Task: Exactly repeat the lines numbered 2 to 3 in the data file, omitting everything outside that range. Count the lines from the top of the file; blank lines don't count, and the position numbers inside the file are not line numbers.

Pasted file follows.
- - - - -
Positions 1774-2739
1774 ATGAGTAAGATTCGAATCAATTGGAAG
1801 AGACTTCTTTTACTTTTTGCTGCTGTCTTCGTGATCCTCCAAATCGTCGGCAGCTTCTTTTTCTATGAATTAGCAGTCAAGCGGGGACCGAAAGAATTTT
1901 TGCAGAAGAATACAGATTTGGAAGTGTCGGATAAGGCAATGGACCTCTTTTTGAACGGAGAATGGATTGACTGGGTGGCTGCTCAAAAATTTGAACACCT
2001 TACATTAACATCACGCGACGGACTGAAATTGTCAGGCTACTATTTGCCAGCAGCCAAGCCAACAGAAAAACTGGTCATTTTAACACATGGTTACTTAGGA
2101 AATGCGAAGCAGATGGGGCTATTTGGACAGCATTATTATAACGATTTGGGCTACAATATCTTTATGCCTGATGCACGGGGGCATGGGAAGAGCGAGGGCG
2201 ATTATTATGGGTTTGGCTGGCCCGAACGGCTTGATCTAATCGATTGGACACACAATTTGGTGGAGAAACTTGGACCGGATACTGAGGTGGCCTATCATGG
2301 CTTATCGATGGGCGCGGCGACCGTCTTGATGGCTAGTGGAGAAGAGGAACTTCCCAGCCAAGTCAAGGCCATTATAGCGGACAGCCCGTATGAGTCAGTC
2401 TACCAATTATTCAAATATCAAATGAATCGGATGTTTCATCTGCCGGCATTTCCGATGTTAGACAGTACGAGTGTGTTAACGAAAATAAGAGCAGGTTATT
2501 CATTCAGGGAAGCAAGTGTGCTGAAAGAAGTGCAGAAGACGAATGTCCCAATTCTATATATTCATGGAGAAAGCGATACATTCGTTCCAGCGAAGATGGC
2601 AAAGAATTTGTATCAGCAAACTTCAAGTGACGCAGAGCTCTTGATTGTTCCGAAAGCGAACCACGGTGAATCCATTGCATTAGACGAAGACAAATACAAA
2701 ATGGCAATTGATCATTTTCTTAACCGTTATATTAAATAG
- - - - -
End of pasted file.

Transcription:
1774 ATGAGTAAGATTCGAATCAATTGGAAG
1801 AGACTTCTTTTACTTTTTGCTGCTGTCTTCGTGATCCTCCAAATCGTCGGCAGCTTCTTTTTCTATGAATTAGCAGTCAAGCGGGGACCGAAAGAATTTT